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Furnley Maurice Furnley Maurice i(A7413 works by) (birth name: Frank Leslie Thompson Wilmot)
Also writes as: F. Lidbury Hinde ; The Worm ; Frank Wilmot ; Frank L. T. Wilmot
Born: Established: 6 Apr 1881 Collingwood, Fitzroy - Collingwood area, Melbourne - North, Melbourne, Victoria, ; Died: Ceased: 22 Feb 1942 Surrey Hills, Box Hill - Burwood area, Melbourne - Inner South, Melbourne, Victoria,
Gender: Male
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'Furnley Maurice' is the pseudonym of Frank Leslie Thompson Wilmot, the second of five children of Henry William Wilmot (1855-1907), a shopkeeper in North Fitzroy, and Elizabeth Mary, nee Hind, both born in Australia. His father was a follower of William Morris's guild socialism and a member of the first socialist party in Victoria.

Wilmot began writing as a child, sending a poem to the Bulletin at eleven. He also dreamed of editing a literary magazine, producing a number of booklets and several issues of a periodical, The Microbe, on his own hand printing press. At sixteen he saw his first poem published in Bernard O'Dowd's The Tocsin. But he had to wait until 1905 before his poems appeared in the The Bulletin, submitted under his pseudonym to avoid A. G. Stephens's alleged prejudice to his poetry. Philip Mead (1997) notes that Wilmot was 'associated particularly with the Melbourne nationalist school of writers - Bernard O'Dowd, Louis Esson, Frederick Sinclaire, and Vance and Nettie Palmer...'. He published several volumes of poetry as 'Furnley Maurice', the most significant being Melbourne Odes (1934) which anticipates the rise of literary modernism in Australia. His preface in this volume discusses the principles of modern European and American poetry, reflecting his focus in other essays where he praised writers such as Carl Sandburg, Joseph Conrad and Ezra Pound. During the 1980s and 1990s, several critics called for a reassessment of Wilmot's significance as an Australian modernist. Philip Mead edited a selection of his poetry and prose in 1997.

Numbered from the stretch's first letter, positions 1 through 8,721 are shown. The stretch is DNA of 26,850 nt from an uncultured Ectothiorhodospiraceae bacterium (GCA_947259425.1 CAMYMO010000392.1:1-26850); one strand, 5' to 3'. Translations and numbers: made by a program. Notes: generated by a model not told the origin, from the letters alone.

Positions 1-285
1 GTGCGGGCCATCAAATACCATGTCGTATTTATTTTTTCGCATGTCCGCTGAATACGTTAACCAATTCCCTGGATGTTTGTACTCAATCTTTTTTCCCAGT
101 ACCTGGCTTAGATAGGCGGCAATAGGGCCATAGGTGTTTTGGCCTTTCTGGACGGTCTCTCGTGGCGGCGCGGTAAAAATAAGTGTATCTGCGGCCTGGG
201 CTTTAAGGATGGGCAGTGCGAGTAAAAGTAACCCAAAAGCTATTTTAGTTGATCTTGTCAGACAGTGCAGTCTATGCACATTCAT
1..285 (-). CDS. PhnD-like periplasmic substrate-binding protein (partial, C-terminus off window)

Wilmot attended Clifton Hill and North Fitzroy State schools, but was forced by the family's economic circumstances to leave at thirteen to join E. W. Cole's Book Arcade. He gradually ascended from messenger boy to manager, remaining until its closure in 1929. He then bought its circulating library which he ran for three years in conjunction with some bookselling in Little Collins Street. This did not pay well and in early 1932 Wilmot was appointed manager of the Melbourne University Press. His initial salary of £300 was raised to £450 in 1934 as the Press expanded and profits from publishing outstripped book-selling. Wilmot set high standards in the technical production of books. Some half dozen were published annually, predominantly educational texts but including such classics as S. H. Roberts's The Squatting Age in Australia (1935), Morris Miller's Australian Literature (1940), Fitzpatrick's The British Empire in Australia (1941) and R. D. Fitzgerald's Moonlight Acre (1938).

In 1910 Wilmot married Ida Lizzie Meeking. The couple settled at Surrey Hills and had two sons for whom he wrote The Bay and Padie Book : Kiddie Songs. Serle's entry in the Australian Dictionary of Biography describes Wilmot: 'A down-to-earth democrat, always a man of the people, attracted to popular pastimes, Wilmot had been involved on the fringes of the Victorian Socialist Party.' Wilmot saw World War I as folly and his pacifist leanings were expressed in 'To God : From the (Warring) Weary Nations' (1916). In 1916 he founded the Melbourne Literary Club and printed its journal, Birth : A Little Journal of Australian Poetry. In the early 1920s Wilmot was a leading member of the literary club established by Percival Serle, contributing to the compilation of the latter's An Australasian Anthology : Australian and New Zealand Poems (1927). He was also a member of Louis Esson's Pioneer Players and became a prominent member of the Fellowship of Australian Writers. Wilmot opposed book censorship and gave the inaugural lectures on Australian literature at the University of Melbourne for the Commonwealth Literary Fund to which he had been appointed. Mead comments that these lectures 'were clearly a first draft of a history of Australian literature' which he would have completed had he lived. Wilmot died suddenly of heart disease in 1942.

Most Referenced Works


  • See also the Fernland Story Book which includes contributions by Furnley Maurice.

Awards for Works

Melbourne and Memory Ode to Melbourne and Memory 1934 sequence poetry
— Appears in: Melbourne Odes 1934; (p. 13-17) All About Books , 12 October vol. 6 no. 10 1934; (p. 191) Australian Pavements : An Urban Anthology 1964; (p. 42-43)
1934 winner Melbourne Centenary Competition Poem

Known archival holdings

Albinski 152
Last amended 5 Mar 2017 14:06:12
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